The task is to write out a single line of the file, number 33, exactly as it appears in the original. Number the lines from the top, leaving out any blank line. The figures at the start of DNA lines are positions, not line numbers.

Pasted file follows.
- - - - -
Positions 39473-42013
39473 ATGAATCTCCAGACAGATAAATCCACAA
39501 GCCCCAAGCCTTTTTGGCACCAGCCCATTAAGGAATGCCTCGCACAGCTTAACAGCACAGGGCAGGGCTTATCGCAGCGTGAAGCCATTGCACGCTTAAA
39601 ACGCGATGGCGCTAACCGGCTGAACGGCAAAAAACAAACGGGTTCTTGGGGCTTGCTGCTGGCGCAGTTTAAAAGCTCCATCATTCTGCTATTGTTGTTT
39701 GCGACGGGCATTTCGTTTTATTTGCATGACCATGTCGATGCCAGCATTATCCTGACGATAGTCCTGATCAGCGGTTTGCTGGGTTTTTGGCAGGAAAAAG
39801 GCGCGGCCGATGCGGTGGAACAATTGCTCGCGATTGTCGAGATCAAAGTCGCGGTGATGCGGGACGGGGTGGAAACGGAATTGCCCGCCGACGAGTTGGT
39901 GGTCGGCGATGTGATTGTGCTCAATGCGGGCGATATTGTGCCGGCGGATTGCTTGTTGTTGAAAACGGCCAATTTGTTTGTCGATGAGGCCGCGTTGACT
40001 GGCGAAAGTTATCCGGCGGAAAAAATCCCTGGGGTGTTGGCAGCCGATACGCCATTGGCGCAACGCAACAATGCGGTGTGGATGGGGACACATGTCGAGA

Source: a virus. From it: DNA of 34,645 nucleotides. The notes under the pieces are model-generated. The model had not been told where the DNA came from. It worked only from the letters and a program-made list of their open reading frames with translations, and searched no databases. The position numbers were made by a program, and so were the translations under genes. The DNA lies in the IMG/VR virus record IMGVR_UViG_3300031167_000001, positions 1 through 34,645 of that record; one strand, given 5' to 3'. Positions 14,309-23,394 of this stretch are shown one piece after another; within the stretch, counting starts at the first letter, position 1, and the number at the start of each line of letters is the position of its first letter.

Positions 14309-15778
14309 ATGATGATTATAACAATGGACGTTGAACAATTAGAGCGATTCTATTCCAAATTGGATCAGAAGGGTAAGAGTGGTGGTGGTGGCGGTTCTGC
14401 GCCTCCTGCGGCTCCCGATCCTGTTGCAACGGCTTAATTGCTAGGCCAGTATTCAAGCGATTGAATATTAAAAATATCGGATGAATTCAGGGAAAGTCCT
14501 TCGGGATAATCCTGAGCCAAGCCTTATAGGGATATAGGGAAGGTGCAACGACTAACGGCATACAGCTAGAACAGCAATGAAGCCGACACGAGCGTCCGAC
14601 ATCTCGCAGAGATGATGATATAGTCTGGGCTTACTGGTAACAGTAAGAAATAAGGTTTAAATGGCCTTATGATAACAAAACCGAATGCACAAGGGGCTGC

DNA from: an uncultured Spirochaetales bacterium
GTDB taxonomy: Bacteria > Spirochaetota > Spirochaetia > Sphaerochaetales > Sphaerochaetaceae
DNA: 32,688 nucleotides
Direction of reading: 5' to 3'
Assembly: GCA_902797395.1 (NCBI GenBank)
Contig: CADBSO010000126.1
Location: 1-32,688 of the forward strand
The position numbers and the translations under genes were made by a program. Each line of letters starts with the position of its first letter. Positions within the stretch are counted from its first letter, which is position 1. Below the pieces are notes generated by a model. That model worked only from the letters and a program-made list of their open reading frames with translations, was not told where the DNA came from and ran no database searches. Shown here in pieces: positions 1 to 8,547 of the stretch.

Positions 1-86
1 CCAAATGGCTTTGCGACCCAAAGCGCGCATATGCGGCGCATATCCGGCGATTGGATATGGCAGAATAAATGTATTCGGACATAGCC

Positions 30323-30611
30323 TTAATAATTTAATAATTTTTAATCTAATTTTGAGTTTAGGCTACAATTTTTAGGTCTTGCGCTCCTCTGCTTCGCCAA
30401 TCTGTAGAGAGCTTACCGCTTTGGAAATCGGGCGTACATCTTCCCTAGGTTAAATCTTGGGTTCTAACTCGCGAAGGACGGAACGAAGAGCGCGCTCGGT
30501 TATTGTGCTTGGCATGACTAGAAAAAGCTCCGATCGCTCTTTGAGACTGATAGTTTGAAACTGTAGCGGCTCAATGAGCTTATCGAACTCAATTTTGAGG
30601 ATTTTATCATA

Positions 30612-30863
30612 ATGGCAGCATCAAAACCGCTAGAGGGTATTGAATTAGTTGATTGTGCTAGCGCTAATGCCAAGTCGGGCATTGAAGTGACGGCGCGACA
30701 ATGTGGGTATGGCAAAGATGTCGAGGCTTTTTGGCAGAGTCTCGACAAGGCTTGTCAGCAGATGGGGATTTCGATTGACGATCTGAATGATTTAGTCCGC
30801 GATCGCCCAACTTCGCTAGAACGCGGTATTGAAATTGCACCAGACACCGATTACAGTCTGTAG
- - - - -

30801 GATCGCCCAACTTCGCTAGAACGCGGTATTGAAATTGCACCAGACACCGATTACAGTCTGTAG